By a sadly ironic piece of timing, Formula 1 finds itself going to Hockenheim this weekend just as plans are revealed for a possible return to so-called ground effect.
Thursday 1 August will mark the 39th anniversary of Patrick Depailler’s fatal accident at the Ostkurve, a very fast corner at the top of Hockenheim in its original form. The Ostkurve linked two long straights that formed the bulk of the banana-shaped circuit’s 6.79 km (4.22 miles) length.
Depailler had been testing his Alfa Romeo in preparation for the German Grand Prix when it flew off the road. Most of the blame for the loss of the diminutive and likable Frenchman was laid at the circuit’s door for the absence of catch-fencing – which was rolled up behind the barrier in readiness for installation, suggesting that accidents when testing would be less hazardous than during a Grand Prix. Depailler had slammed into the metal barrier at in excess of 265km/h (165mph) but there could be no shying away from the effect of a rapid rise in cornering speed created by ground effect.
This revolutionary concept had been the brainchild of Colin Chapman and his small but talented design team at Lotus. By channelling the flow of air and creating a venturi effect inside the sidepods, low pressure sucked the car to the ground. To complete the outer seal, however, sliding skirts would need to be in constant contact with the ground. The effectiveness of the skirts was therefore crucial, any failure to perform creating a sudden loss of downforce with obvious disastrous effect.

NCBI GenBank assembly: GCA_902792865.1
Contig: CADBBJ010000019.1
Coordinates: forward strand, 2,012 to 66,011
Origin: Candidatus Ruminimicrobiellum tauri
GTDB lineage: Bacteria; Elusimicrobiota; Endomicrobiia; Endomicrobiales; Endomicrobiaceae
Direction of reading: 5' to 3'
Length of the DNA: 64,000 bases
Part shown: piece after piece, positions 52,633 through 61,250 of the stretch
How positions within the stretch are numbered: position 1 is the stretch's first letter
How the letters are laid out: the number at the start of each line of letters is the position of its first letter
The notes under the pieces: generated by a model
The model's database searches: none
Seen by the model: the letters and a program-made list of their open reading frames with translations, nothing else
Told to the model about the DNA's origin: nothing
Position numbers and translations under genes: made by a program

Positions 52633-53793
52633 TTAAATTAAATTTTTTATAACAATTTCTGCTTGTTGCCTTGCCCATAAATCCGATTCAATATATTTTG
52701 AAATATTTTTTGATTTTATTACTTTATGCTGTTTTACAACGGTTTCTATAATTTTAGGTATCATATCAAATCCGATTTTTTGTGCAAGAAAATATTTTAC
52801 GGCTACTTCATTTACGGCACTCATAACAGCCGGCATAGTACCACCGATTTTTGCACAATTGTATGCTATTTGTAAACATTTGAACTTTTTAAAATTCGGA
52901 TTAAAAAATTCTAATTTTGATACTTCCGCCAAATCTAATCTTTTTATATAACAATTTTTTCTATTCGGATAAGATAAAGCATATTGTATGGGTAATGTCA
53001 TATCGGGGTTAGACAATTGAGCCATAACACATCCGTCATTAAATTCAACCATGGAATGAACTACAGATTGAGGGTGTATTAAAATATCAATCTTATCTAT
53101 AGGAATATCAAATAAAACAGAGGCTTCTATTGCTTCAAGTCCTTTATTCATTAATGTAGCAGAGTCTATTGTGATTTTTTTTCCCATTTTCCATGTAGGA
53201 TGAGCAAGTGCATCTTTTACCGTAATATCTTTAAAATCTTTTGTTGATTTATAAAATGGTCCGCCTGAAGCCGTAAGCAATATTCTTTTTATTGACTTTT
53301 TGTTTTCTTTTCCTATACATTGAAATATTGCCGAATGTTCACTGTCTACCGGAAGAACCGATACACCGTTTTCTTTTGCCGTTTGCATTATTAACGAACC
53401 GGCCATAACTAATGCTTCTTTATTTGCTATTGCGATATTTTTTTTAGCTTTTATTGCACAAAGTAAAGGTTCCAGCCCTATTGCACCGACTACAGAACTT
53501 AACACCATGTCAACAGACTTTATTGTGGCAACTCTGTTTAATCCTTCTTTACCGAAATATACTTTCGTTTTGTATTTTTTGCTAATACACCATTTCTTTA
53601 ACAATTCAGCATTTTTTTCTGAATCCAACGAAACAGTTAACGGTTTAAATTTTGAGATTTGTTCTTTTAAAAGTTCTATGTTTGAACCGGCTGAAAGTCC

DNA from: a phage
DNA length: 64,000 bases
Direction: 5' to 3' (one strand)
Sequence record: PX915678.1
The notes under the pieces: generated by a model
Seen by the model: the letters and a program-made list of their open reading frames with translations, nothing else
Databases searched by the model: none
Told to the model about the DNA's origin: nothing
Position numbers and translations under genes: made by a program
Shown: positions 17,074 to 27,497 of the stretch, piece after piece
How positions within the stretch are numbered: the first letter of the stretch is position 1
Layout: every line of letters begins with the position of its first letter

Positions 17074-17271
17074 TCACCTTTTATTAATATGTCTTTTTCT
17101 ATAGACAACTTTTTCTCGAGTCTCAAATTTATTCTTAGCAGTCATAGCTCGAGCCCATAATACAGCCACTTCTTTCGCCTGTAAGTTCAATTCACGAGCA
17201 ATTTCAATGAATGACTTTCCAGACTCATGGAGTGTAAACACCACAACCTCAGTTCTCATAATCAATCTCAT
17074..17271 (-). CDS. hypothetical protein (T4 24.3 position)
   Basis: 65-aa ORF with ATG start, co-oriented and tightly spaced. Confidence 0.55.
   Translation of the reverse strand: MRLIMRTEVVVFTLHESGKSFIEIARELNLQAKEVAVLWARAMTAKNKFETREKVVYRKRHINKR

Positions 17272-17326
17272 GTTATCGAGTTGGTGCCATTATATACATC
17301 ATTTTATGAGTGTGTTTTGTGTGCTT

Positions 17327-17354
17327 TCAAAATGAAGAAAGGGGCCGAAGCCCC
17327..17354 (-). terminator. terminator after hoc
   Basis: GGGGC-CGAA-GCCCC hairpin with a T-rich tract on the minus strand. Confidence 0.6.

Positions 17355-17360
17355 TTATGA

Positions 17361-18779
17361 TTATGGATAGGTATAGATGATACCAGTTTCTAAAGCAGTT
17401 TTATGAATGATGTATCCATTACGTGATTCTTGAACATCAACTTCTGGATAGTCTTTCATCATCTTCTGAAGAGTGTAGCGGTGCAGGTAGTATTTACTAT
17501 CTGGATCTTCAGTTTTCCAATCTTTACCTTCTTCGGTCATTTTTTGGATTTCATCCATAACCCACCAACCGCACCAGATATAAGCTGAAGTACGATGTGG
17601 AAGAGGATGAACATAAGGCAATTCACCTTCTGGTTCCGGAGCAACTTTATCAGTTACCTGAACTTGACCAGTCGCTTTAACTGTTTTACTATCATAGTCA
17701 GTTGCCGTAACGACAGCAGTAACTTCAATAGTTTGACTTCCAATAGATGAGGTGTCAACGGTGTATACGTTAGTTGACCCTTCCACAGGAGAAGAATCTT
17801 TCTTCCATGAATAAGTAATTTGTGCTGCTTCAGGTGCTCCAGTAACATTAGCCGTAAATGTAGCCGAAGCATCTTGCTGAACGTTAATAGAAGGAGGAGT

The use of skirts became not only a contentious issue but also a focal part in a political struggle between the sport’s governing body (FISA) and the majority of the F1 entry dominated by the British teams. When FISA (with whom Alfa Romeo and the few major manufacturers were aligned) banned skirts for 1981, it led to farcical scenes as crafty constructors such as Brabham drove through massive loopholes with cars that could be lowered to the ground at speed and yet meet the regulatory height check when at a standstill.
When flexible skirts were allowed the following year, FISA had not only thrown up their hands but also closed their eyes to an inevitable increase in ground effect so severe that suspensions would collapse as readily as one or two drivers exhausted by g-forces. Flat-bottomed cars for 1983 meant ground effect was then banished for good. The ban made sense, if only because of the reduction in performance.
So, ground effect is possibly making a return 38 years later. The immediate assumption that cornering speeds will go off the scale once more has to be offset by the ingenuity of aerodynamicists in their search for downforce. As mentioned in a previous column, a few minutes standing at Silverstone’s Copse would have told you all about incredible grip as drivers took the right-hander absolutely flat in eighth.
If anything, it is to be hoped that the 2021 rewrite will rid F1 of much of this expensive-to-produce performance from aerodynamic parts that look as daft as they are complex. But, beyond that, if ground effect allows cars to run in close company and do what they’re supposed to do by going racing then, with the greatest respect to Patrick Depailler and other brave men like him, we should look forward rather than back.
Having helped sort the aero, all that’s needed is attention to over-weight power units and tyres that can’t cope. Don’t hold your breath.